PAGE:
We all know about Stoke at this point. They're rough, physical, occasionally dirty, and score a great many of their goals from set pieces. And a great number of these come from their best offensive weapon, the freakishly strong throw-ins of Rory Delap. It is from these that we are most at risk of surrendering goals, and not surprisingly, it is with these throws that I must take issue. I'll explain.
The process that Stoke take whenever they get a throw-in in the opponents' half is a exercise in stealthily bending if not breaking the rules of the game. Firstly, once the ball is out into touch, one player will pick up the ball. This player almost always dicks around with the ball before giving it to another player, who will in turn give it to Delap. By the time this charade completes, Stoke have moved the ball 5-10 yards upfield before taking the throw. Then Delap takes a towel and wipes the ball clean with a towel for about a minute. Then he begins massaging the ball with his shirt, as though the towel didn't do the job. And eventually, after a good 2 minutes of time-wasting and sneakily moving the ball upfield, Delap takes his throw, launching it into the box (and occasionally without his rear foot touching the ground). On Arseblog's Arsecast today, John Cross from the Daily Mirror brought up the potential illegality regarding the rules of the sport of using foreign objects (towel) for each single throw-in. I'm not opposed to players using them when the weather is especially bad, but despite the reputation for consistent rain in England, there is no need for this ritual every time. It wastes time and cheats the fans of actual football.
Now, realistically I don't think we can expect the referees to do anything about it tomorrow, which means we will need to defend these lobs better than we have done. Gallas remains out, and apparently has had a bit of a setback in his recovery from a calf injury, and Sol has had enough rest to recover from his 90 minutes against Porto, so we should be a bit more capable in dealing with those long balls. Gallas is a bit of a worry though. We know his tendency to pick up injuries late in the campaign, and this season seems to be no different. And with him out, we're reduced to musical chairs between Sol and Silvestre, the latter inspiring... what's the opposite of confidence? Yeah, that.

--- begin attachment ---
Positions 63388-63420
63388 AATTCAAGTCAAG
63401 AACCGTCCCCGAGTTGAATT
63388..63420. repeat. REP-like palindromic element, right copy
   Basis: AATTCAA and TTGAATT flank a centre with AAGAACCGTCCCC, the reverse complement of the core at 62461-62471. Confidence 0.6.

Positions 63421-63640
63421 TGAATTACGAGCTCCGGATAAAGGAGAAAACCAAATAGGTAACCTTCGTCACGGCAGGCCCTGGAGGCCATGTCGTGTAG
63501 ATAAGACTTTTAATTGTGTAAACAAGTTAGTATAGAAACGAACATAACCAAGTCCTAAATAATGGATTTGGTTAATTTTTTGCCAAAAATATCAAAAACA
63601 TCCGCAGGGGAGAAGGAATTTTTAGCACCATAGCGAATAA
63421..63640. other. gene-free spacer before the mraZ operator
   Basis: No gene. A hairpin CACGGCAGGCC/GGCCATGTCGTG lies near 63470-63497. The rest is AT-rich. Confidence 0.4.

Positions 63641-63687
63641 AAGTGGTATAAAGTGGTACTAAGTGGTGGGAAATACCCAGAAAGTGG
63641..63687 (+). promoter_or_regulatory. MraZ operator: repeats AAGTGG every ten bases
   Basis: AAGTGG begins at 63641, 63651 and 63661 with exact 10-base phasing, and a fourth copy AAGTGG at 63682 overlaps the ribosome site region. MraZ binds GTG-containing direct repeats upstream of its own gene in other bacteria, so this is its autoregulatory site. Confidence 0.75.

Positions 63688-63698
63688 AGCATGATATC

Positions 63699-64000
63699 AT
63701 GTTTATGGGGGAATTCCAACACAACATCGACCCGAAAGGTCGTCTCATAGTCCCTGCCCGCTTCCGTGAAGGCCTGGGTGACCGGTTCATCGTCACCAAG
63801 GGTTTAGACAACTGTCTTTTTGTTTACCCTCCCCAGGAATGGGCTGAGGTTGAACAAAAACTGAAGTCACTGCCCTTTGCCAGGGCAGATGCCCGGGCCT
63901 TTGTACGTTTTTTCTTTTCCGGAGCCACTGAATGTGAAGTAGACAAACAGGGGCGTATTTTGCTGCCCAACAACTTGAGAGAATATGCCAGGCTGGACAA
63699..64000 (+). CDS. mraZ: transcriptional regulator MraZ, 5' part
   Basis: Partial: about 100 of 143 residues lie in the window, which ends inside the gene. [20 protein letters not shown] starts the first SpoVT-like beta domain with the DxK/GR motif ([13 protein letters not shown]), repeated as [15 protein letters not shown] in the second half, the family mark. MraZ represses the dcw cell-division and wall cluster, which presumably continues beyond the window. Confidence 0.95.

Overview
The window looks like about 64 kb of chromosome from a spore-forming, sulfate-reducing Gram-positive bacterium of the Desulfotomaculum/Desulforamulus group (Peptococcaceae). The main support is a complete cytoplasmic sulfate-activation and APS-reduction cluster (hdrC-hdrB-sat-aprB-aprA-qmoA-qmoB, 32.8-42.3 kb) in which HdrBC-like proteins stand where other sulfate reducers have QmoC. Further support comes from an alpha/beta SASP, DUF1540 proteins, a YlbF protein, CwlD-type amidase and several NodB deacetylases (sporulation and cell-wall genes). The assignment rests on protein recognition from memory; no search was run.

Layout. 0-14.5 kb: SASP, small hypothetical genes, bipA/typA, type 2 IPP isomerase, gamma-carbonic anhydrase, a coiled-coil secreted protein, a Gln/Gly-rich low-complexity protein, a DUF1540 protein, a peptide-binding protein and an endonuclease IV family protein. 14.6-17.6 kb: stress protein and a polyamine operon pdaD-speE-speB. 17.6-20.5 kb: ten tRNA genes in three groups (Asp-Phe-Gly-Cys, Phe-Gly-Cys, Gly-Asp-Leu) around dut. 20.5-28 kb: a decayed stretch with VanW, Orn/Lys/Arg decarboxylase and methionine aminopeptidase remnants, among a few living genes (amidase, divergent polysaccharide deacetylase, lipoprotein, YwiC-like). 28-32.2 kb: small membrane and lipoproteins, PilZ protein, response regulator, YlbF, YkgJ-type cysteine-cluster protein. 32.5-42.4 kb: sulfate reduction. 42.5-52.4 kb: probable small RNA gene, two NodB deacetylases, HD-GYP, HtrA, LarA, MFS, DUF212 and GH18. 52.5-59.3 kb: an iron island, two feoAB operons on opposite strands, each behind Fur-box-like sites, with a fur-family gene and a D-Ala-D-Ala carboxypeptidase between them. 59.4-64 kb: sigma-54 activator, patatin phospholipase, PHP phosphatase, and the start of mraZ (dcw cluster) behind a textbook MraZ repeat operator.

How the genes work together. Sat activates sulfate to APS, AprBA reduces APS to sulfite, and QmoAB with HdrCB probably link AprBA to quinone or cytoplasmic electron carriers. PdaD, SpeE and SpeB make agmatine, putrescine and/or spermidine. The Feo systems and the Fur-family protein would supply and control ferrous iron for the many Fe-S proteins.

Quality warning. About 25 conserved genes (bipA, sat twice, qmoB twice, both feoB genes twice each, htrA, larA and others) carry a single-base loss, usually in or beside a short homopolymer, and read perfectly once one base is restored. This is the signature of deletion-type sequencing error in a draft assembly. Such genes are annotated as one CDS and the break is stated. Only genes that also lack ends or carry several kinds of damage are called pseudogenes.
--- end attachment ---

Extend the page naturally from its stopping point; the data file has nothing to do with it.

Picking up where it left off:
On a positive note, we should have Eduardo back in the side, although most likely on the bench. I would anticipate a starting XI very like the one that faced Sunderland last Saturday. We may see Sagna return at right back, and certainly Sol for Silvestre, but I would expect to see Bendnter up front with Theo (or perhaps Eboue, being that we are away and more likely to stress defense) and Nasri, certainly Cesc and Song in midfield, and while I'm very much in favor of Ramsey in again, I fear the manager might revert to using Denilson again. Almunia will certainly get the start in goal, and since Mannone seems to be out of the question, at least Almunia is preferable to Fabianski. Which isn't saying too much. In all, we should have enough to take all three points, but I've said that before, and the Brittania seems to hold some mystical sway over Arsenal, having lost our last two matches there. Let's hope that we can break that trend. The season is resting on it.
It's official: Pompey have been placed into administration. Having gone through several different ownerships this season alone, and as a last-ditch effort for one last ownership bid fell through, this was really the only option left to them. It's a sad state for any club, let alone one with such long history and one that won the FA Cup a mere two seasons ago. But it also speaks to the value of financial responsibility in football, and we are quite lucky to be supporting a club that is in such wonderful financial shape, especially with the news that Arsenal have reduced the debt on Emirates Stadium by 40% due to sales of the Highbury flats. Even if we do wish the club would spend some of those massive profits on some new, established players. Like a goalkeeper. Or a goalkeeper. Or, even, a goalkeeper.
Finally, I'd like to close with one of the most uplifting stories about football that I've come across in some time. As reported by the BBC:
Tottenham Hotspur's preparations for Sunday's Premier league clash with Everton have been hampered after the Spurs dressing room was hit with a virus.
Wilson Palacios and Vedran Corluka have already been suffering from the sickness and diarrhoea bug while several others are believed to be ill.
Following the outbreak Spurs boss Harry Redknapp confirmed that the club had been forced to close its training ground.
"We've closed the training ground. Everything is off limits – the offices and cafeteria. We're just going to train there and that's it," Redknapp said.
That's right, Tottenham have gotten the shits. AGAIN. Ladies and Gentlemen, I expect to hear loud and numerous outbursts of that song on Saturday and throughout the rest of the season. LASAGNA, WHOOOOOOOOAAAAA...
Until next time, mon Arsamis, don't eat the leasagna, and as always, stay classy.